“Today we’re going to relax a little and play a spelling game before we break up for the Christmas holidays,” said Mrs. Anand, the primary schoolteacher. “Each of you will stand up, tell us your name, what your father does, spell what your father does, and then explain it to us. All right, Jack, you can go first.”
The first boy in class stood up and said, “My name’s Jack. My father is a plumber, P-L-U-M-B-E-R, and he plumbs houses and fixes lots of clogged sinks and toilets.”
Mrs. Anand smiled and said, “That’s very good, Jack! All right … Dominic, it’s your turn.”
So Dominic stood up, with his eyes looking down at the floor. He shuffled his feet for a few seconds, then he said, “My name is Dominic. My father is a pharmacist, F-A-M … F-A-R-N … F-U-R-M …”
The teacher shook her head and said, “Dominic, I want you to go home tonight and learn how to spell pharmacist.” She then pointed at the next student and said, “OK, Bobby – you’re next.”
Bobby stood up and said, “My name’s Bobby. My old man is a bookie, B-O-O-K-I-E. And if he was here, he’d give you five-to-two odds that Dominic won’t be able to spell pharmacist by tomorrow.”
More Useless News
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Letters, I Get Letters
Every week I feature the most interesting question or comment — assuming I get one, that is. And folks who are lucky enough to have the only question in the mailbag get their letter highlighted here whether it’s interesting or not! You can reach out to me at: Len@LenPenzo.com
Reader Bill had this to say after reading last week’s article highlighting 10 things that today’s middle class can no longer afford:
Social media has people foaming at the mouth to have the same or better than everyone else. I’m not in junior high school, and I don’t care what you ate for lunch.
Fair enough, Bill … then could I interest you in a few quick pics of last night’s dinner?
If you enjoyed this, please forward it to your friends and family. I’m Len Penzo and I approved this message.
Photo Credit: (flags) public domain; (cartoon) Investing.com
I’m the first one to comment!!! Yeah!!! I’m drinking not black coffee (finally able to stop the coffee) but drink matcha green tea soy latte , made from home! Hi Len!
Len Penzo says
Tea is good too, Dr. P!
(By the way … my peanut butter report is being pushed back to December 13th.)
Sara King says
This week I just want to remind everybody that silver and gold bullion makes a GREAT Christmas gift!
Lauren P says
Hey Sara, you’re right about that PM gift idea! We’ve given it to loved ones before, and I’d LOVE a gift like that (just lemme know if you need my address… ;o)
Sara King says
I was actually hoping a few people I know would take the hint and give me some! wink wink
Len Penzo says
I agree, Sara! That’s a great gift suggestion you’ll never see on most Internet gift guide articles!!!!
That silver price is really undervalued when you account for inflation. My inflation calculator says $50 in 1980 is equal to $167 today.
Len Penzo says
Crazy, isn’t it?
Great point Sara. A little physical silver or gold for the Holidays. The “value” of physical assets will go up. Adjust your mindset to the future fiat valuation on things.
Len Penzo says
Hey, Len! Can you explain how 5 or 6 stocks can account for such a big amount of an indexes gain?
Len Penzo says
It’s because the typical indices are the average share price of all the companies within the particular index, with each company stock in the index “weighted” based on its price per share – that is, the priciest stocks in an index are given a greater weight than those that are cheap.
As a result, moves in the most expensive stocks will affect an index disproportionately to the cheapest stocks.
RD Blakeslee says
Failing governments have historically resorted to war to keep the allegiance of their citizens.
The U.S. propaganda machine is cranking up for it:
Recent U.S. wars have been disastrous. If it happens again, against a major power like China or Russia (The current and immediate past government’s bogeyman) it’s unlikely the country will survive in anything approaching freedom and liberty.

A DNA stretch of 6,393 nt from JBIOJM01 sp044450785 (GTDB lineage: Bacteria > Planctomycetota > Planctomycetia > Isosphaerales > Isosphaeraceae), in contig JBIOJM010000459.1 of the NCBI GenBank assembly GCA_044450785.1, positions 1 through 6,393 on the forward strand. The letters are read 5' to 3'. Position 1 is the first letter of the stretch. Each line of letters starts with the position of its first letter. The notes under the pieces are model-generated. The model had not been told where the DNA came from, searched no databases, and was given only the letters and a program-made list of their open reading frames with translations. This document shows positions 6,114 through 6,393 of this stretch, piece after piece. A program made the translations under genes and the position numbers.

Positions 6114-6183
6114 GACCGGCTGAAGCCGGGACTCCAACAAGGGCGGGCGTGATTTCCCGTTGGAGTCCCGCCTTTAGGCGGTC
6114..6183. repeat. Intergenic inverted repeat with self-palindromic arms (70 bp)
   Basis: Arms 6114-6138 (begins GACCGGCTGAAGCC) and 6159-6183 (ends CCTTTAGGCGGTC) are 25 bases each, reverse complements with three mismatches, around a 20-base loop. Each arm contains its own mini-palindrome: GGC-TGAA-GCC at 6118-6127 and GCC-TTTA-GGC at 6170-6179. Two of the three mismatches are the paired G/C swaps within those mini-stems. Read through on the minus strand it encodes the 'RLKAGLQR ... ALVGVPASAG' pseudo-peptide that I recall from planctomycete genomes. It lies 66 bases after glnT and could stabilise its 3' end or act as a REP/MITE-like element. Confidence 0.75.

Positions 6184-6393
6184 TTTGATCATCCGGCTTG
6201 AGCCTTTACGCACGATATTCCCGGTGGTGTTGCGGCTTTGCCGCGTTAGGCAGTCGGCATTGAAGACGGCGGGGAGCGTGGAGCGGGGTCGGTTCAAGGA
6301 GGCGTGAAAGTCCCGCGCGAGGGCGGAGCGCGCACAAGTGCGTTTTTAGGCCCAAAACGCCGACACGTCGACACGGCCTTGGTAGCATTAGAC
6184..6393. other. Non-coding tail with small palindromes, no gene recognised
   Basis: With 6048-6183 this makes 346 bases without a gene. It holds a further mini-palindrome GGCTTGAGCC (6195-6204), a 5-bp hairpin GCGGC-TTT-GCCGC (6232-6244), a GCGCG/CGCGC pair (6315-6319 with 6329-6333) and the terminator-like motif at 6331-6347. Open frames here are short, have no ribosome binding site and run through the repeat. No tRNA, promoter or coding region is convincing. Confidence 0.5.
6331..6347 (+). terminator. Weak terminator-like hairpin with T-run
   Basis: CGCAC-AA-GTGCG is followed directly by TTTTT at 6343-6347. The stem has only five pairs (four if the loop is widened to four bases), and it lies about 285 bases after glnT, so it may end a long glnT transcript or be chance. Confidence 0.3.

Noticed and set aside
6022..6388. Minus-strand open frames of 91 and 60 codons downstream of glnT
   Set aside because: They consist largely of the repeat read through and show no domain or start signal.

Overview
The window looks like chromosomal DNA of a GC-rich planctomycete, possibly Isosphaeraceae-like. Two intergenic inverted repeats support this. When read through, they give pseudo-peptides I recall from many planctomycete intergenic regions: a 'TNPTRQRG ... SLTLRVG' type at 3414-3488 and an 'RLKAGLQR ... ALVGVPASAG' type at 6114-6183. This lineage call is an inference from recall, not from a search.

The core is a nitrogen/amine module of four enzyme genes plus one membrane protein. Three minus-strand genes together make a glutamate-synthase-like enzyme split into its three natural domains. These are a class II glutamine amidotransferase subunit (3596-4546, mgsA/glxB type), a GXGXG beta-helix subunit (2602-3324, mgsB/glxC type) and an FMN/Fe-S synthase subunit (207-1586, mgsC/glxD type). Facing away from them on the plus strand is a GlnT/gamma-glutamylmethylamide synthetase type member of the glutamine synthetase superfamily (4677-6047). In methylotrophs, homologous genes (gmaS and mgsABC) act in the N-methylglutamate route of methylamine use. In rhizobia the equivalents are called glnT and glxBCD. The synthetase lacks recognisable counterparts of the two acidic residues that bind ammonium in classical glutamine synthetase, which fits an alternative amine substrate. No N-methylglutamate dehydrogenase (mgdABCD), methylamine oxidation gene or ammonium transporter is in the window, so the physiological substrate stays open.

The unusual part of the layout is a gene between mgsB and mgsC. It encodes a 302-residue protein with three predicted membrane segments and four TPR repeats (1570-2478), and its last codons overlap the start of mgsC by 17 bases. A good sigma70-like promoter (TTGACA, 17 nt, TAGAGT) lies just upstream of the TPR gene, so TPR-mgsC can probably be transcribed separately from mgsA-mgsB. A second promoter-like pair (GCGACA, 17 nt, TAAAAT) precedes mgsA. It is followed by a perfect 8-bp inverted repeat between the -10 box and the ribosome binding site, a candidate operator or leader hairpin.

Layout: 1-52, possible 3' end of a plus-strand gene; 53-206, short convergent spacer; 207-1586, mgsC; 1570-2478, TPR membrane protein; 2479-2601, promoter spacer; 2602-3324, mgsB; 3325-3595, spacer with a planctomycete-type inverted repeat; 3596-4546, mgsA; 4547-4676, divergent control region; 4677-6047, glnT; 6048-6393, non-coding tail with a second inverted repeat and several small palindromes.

In such times, there have always been survivors living under the radar. Hard money (PMs) has often saved the day for them.
Len Penzo says
Let’s hope cooler heads prevail, Dave.
Paul S says
I would also recommend living in, or helping develop, a tight knit community as well as keeping under the radar. It’s great knowing that if we had any problems we have a network of folks that would be at the door to help in just a few minutes. While we live rural, I am sure the same situation can exist anywhere.
Attending potlucks, local events, volunteering, (with an emphasis on listening :-), is an easy way to start the process. We have newcomers here who seamlessly fit in within a year or so and others who will never succeed or be supported. Even neighbours keep their distance.
Somebody write this down. I’m going out on a limb and saying 2022 is going to be the year the house of cards finally blows away with the wind.
You heard it here first. Book ’em Danno!
Len Penzo says
I wouldn’t be surprised if you’re correct, Cowpoke. Only time will tell!
I hear this often and do not disagree. But would like an understanding of what that means/looks like for avg household. Are we talking food shortages? Mass corporate layoffs?
Len Penzo says
Matt, when somebody is talking about a “collapsing house of cards”, I think most people are referring to a “monetary reset.” At a minimum, this will result in a sharp decline in the dollar’s purchasing power – either via the USD being sharply devalued relative to gold, or the USD losing its status as the premier world reserve currency, or both. When that occurs, those in middle class who do not hold wealth insurance will lose a great deal of their retirement savings – if not in nominal terms, in real (inflation-adjusted) terms.
Also, lower- and middle-class Americans will also experience a noticeable drop in their standard of living, as products that we used to import will suddenly become prohibitively expensive for many people. This will continue until the US begins manufacturing these products domestically; the good news is, the increasing US manufacturing base will allow the middle class to eventually regain its standard of living.
Even better, if the US returns to a monetary system backed by gold and/or silver, you can expect middle class incomes to thrive to the point where a single income will once again be able to fully support a family (as it did before the dollar’s anchor to gold was broken in 1971).
I also expect “big box” retailers will fall away in favor of localized “mom & pop” establishments again.
You quoted my comment about social media. I’m a star!
I’m glad I’m getting old. I feel sorry for all the younger people who will have to live their whole lives in the mess that is coming.
People look for someone to tell them what their itching ears want to hear. Hence all the lies in the media about the economy, government spending, and who caused it.
Len Penzo says
Thank you for all of your great comments here, Bill!